These resources provide information about the background, research, and resources available for Professional Learning Communities in education.
"Educators committed to working collaboratively in ongoing processes of collective inquiry and action research to achieve better results for the students they serve. Professional learning communities operate under the assumption that the key to improved learning for students is continuous job-embedded learning for educators."Learning by Doing (2006)
It can become complicated when educators seek to operationalize PLC definitions at the school level. A PLC is more than simply a collection of teachers working together or a social network of educators who share stories, materials, and advice (Coburn & Russell, 2008; Protheroe, 2008). In fact, the PLC concept often is misused to describe committees, grade-level teams, and/or weekly planning meetings in which the participants undertake data-based decision making (DuFour, 2004; Jessie, 2007).
The term professional learning community (PLC) first emerged among researchers as early as the 1960s when they offered the concept as an alternative to the isolation endemic to the teaching profession in the United States. The research began to become more explicit in the late 1980s and early 1990s.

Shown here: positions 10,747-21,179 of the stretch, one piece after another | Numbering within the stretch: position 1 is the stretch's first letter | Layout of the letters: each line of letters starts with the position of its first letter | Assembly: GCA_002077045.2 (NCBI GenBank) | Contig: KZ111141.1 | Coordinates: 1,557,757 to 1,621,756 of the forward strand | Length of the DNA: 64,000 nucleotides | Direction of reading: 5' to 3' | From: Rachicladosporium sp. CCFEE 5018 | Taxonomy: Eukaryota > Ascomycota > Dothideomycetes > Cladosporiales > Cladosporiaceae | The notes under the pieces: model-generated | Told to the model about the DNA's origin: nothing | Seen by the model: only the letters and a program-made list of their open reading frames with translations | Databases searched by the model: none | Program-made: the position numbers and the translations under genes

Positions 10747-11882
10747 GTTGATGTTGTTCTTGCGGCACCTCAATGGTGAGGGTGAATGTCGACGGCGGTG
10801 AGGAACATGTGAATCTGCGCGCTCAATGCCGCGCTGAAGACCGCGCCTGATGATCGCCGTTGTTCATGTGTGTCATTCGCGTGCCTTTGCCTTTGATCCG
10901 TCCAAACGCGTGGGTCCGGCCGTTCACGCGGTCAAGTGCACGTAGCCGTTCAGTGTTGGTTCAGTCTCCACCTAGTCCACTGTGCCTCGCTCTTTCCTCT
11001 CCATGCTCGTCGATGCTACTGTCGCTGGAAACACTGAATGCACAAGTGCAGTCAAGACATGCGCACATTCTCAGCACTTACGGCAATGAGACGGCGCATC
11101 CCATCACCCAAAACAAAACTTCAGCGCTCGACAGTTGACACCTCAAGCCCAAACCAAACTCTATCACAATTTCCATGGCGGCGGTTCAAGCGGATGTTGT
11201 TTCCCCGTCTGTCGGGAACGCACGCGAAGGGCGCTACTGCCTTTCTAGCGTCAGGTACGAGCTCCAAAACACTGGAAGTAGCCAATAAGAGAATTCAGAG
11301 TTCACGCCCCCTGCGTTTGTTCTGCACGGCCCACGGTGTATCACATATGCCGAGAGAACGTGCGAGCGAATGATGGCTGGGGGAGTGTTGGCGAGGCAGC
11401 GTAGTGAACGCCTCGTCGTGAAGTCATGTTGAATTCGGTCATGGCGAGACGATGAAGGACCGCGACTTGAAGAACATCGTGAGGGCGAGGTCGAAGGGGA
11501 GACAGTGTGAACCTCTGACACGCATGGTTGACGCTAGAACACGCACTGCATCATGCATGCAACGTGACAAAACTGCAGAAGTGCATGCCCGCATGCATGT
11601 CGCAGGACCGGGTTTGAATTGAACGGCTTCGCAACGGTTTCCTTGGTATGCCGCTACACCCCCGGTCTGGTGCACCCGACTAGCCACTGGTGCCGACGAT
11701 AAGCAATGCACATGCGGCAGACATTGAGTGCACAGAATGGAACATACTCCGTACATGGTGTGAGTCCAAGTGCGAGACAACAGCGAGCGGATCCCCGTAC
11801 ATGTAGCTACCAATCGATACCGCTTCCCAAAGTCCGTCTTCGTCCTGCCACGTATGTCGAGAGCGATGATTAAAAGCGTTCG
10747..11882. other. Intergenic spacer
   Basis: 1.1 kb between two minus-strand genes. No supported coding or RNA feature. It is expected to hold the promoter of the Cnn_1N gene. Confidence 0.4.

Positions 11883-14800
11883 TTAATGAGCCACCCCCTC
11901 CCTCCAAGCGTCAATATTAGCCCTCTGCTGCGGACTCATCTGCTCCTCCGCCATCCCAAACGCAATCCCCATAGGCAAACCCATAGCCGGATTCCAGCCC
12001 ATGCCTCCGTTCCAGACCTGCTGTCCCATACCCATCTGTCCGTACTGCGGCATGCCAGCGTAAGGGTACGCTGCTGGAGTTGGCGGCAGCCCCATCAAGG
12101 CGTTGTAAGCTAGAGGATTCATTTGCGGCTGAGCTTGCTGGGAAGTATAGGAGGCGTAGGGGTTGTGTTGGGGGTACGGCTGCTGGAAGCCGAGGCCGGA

With encouragement about such school-based professional structures, and with the need for increased understanding of these structures, this literature review was initiated. The review seeks (1) to define and describe what the literature is calling the professional learning community; (2) to describe what happens when a school staff studies, works, plans, and takes action collectively in behalf of increased learning for students; and (3) to reveal what is known about how to create such communities of professionals in schools. — Shirley M. Hord, 1997
In education circles, the term learning community has become commonplace. It is being used to mean any number of things, such as extending classroom practice into the community; bringing community personnel into the school to enhance the curriculum and learning tasks for students; or engaging students, teachers, and administrators simultaneously in learning - to suggest just a few.
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